Apology from Bodie Brizendine, principal of Manhattan’s elite Spence School, over video shown to students mocking white women has been rejected by parents
Parents at an elite $ 57,000-a-year private girls’ school in Manhattan have rejected an apology from its principal for a video shown to students mocking white women.
In a letter sent by a parent to Spence school principal Bodie Brizendine and his school board, the unidentified parent expressed disappointment at the school’s response to the incident and aimed at his council, saying he wasn’t doing enough to downsize his teachers. agenda awakened.
The letter was widely supported by other parents at the school, according to the New York Post.
“While I was upset after hearing what had happened at Spence’s, Bodie’s email that followed really pushed me over the edge,” the letter read.
“Moreover, the fact that the council did not weigh in on this issue gives the impression that the council shares the opinion that racism is indeed acceptable as long as it fits into the climate of the time”, the parent continued.
The Spence School, a $ 57,000-a-year school for girls in Manhattan, sent an email to apologize for showing an episode of Ziwe Fumudoh’s Showtime, Ziwe, but the parents of the school said their administration was not doing enough to cut back on teachers’ wake-up schedules
A relative, Gabriela Baron, who is of Cuban descent, was angered by the “racism” in the video
The posh $ 57,000-a-year private school, which has stars such as Gwyneth Paltrow and Kerry Washington among its alumni, found itself in hot water last month after a video from the Showtime show by Ziwe Fumudoh, Ziwe, was shown to students in which she talks to author Fran Lebowitz, telling him, “I think you don’t care how boring white women can be.”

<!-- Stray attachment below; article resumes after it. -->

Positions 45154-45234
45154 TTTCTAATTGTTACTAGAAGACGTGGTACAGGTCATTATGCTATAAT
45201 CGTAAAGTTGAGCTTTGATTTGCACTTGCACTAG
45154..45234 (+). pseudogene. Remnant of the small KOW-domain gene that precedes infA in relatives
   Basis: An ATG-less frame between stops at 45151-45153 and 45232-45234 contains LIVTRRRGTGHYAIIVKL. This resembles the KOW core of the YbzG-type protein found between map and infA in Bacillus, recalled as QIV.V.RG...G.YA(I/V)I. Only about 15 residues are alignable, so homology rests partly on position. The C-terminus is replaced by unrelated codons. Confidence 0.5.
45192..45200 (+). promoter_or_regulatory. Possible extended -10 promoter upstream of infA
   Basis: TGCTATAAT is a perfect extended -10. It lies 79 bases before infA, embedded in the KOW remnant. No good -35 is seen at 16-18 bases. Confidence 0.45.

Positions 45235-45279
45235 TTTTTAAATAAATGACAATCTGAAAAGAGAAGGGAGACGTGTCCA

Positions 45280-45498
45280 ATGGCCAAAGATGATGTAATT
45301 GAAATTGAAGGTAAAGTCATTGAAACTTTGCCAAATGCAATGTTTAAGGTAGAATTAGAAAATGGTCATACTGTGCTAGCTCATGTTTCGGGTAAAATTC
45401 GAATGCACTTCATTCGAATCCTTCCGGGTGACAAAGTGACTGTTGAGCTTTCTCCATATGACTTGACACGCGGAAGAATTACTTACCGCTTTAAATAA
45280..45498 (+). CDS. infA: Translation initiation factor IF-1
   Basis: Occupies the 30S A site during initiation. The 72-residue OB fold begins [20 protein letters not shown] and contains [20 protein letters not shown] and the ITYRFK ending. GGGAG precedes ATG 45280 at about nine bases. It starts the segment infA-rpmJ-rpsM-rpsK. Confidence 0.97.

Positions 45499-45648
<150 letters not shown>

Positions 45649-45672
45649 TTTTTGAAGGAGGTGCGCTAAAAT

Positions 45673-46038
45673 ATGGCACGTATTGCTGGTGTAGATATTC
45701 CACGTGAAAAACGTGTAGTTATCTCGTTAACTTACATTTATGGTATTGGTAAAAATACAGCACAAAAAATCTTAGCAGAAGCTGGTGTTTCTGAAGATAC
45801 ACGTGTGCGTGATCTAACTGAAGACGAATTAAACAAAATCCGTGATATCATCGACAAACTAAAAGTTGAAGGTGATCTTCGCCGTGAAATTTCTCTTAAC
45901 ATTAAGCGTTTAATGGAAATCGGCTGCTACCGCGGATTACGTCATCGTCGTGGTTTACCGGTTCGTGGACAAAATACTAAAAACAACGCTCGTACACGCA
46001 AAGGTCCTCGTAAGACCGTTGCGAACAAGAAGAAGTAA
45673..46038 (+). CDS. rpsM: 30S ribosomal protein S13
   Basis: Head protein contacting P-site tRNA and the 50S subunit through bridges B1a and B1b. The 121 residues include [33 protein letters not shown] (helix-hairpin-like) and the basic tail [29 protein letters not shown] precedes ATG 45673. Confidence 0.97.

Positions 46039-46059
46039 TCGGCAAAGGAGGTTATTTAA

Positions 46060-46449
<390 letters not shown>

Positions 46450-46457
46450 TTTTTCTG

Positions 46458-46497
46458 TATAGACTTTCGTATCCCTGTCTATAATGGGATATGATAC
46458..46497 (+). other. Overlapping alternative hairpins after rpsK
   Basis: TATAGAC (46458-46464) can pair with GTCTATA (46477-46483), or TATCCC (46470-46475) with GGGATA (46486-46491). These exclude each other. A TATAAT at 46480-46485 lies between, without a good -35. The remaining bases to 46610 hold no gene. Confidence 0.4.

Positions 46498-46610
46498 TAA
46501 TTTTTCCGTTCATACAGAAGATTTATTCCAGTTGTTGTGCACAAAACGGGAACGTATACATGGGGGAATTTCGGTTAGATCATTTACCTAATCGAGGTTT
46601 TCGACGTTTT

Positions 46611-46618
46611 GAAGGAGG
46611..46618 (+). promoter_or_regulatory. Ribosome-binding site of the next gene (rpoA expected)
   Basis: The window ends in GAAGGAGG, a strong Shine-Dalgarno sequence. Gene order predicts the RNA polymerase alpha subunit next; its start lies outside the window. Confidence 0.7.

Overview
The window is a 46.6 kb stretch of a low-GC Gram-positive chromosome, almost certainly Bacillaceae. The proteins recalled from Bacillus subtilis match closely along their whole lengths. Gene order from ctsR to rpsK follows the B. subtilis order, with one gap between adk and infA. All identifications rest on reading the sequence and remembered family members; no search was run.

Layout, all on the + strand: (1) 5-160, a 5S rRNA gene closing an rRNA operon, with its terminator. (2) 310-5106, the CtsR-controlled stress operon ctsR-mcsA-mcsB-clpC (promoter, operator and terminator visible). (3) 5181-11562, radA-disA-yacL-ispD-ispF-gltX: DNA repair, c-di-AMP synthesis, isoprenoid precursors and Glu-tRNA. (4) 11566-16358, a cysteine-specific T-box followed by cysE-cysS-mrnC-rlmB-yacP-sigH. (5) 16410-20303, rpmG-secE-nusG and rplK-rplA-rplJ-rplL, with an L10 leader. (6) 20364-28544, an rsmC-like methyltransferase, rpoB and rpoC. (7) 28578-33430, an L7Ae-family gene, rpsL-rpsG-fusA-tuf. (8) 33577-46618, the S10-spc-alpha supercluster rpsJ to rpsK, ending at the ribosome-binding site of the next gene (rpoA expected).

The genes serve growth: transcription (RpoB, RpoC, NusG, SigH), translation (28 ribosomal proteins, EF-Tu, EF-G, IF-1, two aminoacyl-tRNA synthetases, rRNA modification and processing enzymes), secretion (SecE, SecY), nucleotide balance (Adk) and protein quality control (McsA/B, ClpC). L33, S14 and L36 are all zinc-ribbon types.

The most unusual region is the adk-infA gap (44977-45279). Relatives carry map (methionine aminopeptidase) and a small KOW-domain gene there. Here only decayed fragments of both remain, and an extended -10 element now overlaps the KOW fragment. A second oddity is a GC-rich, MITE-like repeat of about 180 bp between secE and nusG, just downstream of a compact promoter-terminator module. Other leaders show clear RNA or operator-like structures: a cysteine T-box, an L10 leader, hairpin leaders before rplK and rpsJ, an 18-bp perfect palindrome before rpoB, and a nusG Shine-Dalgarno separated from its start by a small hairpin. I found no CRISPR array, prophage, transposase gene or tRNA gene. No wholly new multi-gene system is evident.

The incident sparked a backlash from parents, some including Cuban-American Gabriela Baron, complaining in a letter that the video was “patently racist” and stating that it was removing her daughter from the academy. .
In her apology email, Brizendine wrote: “We take this seriously; it is never okay to ridicule anyone at all times.
Students were reportedly shown an excerpt from Ziwe Fumudoh’s satirical show
The 29-year-old comedian’s season premiere starred writer Fran Lebowitz
Ziwe told Lebowitz: “I think you don’t care how boring white women can be”
“This video is not part of Spence’s program. Our teacher and the school admit that sharing a satirical video that made fun of white women was a big mistake.
“We are sorry for any harm this has caused to anyone in our community.”
The anonymous parent, however, did not have it.
“Choosing to label the video as ‘satirical’ and that it ‘mocks’ and ‘ridiculous’ is an understatement,” they wrote. “That you ‘have full confidence in the professionalism of your dedicated faculty and that you would strengthen the protocols” is not an acceptable response. ”
Other alumni of the school include Kerry Washington and Emmy Rossum; Georgina, the daughter of Michael Bloomberg; and Mick Jagger’s daughter, Jade.